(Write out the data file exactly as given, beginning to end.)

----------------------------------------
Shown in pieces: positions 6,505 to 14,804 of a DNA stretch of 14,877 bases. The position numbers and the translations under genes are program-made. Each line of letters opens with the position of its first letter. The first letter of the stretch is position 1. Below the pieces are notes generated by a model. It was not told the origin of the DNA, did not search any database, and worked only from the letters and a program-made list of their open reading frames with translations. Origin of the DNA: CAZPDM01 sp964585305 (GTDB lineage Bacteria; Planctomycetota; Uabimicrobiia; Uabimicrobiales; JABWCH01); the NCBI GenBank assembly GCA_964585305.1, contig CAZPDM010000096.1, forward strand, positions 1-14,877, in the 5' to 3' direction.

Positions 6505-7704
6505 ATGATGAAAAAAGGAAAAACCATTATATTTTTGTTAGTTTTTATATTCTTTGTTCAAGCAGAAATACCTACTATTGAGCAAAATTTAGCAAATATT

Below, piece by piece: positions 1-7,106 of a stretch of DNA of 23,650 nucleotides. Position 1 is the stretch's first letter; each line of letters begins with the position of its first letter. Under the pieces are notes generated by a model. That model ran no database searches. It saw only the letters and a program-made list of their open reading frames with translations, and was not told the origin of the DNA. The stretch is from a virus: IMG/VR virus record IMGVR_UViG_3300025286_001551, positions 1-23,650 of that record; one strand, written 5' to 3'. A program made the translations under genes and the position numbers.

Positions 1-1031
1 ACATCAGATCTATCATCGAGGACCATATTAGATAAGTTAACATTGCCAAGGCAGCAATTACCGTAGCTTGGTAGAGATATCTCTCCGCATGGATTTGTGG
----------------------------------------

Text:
Shown in pieces: positions 6,505 to 14,804 of a DNA stretch of 14,877 bases. The position numbers and the translations under genes are program-made. Each line of letters opens with the position of its first letter. The first letter of the stretch is position 1. Below the pieces are notes generated by a model. It was not told the origin of the DNA, did not search any database, and worked only from the letters and a program-made list of their open reading frames with translations. Origin of the DNA: CAZPDM01 sp964585305 (GTDB lineage Bacteria; Planctomycetota; Uabimicrobiia; Uabimicrobiales; JABWCH01); the NCBI GenBank assembly GCA_964585305.1, contig CAZPDM010000096.1, forward strand, positions 1-14,877, in the 5' to 3' direction.

Positions 6505-7704
6505 ATGATGAAAAAAGGAAAAACCATTATATTTTTGTTAGTTTTTATATTCTTTGTTCAAGCAGAAATACCTACTATTGAGCAAAATTTAGCAAATATT

Below, piece by piece: positions 1-7,106 of a stretch of DNA of 23,650 nucleotides. Position 1 is the stretch's first letter; each line of letters begins with the position of its first letter. Under the pieces are notes generated by a model. That model ran no database searches. It saw only the letters and a program-made list of their open reading frames with translations, and was not told the origin of the DNA. The stretch is from a virus: IMG/VR virus record IMGVR_UViG_3300025286_001551, positions 1-23,650 of that record; one strand, written 5' to 3'. A program made the translations under genes and the position numbers.

Positions 1-1031
1 ACATCAGATCTATCATCGAGGACCATATTAGATAAGTTAACATTGCCAAGGCAGCAATTACCGTAGCTTGGTAGAGATATCTCTCCGCATGGATTTGTGG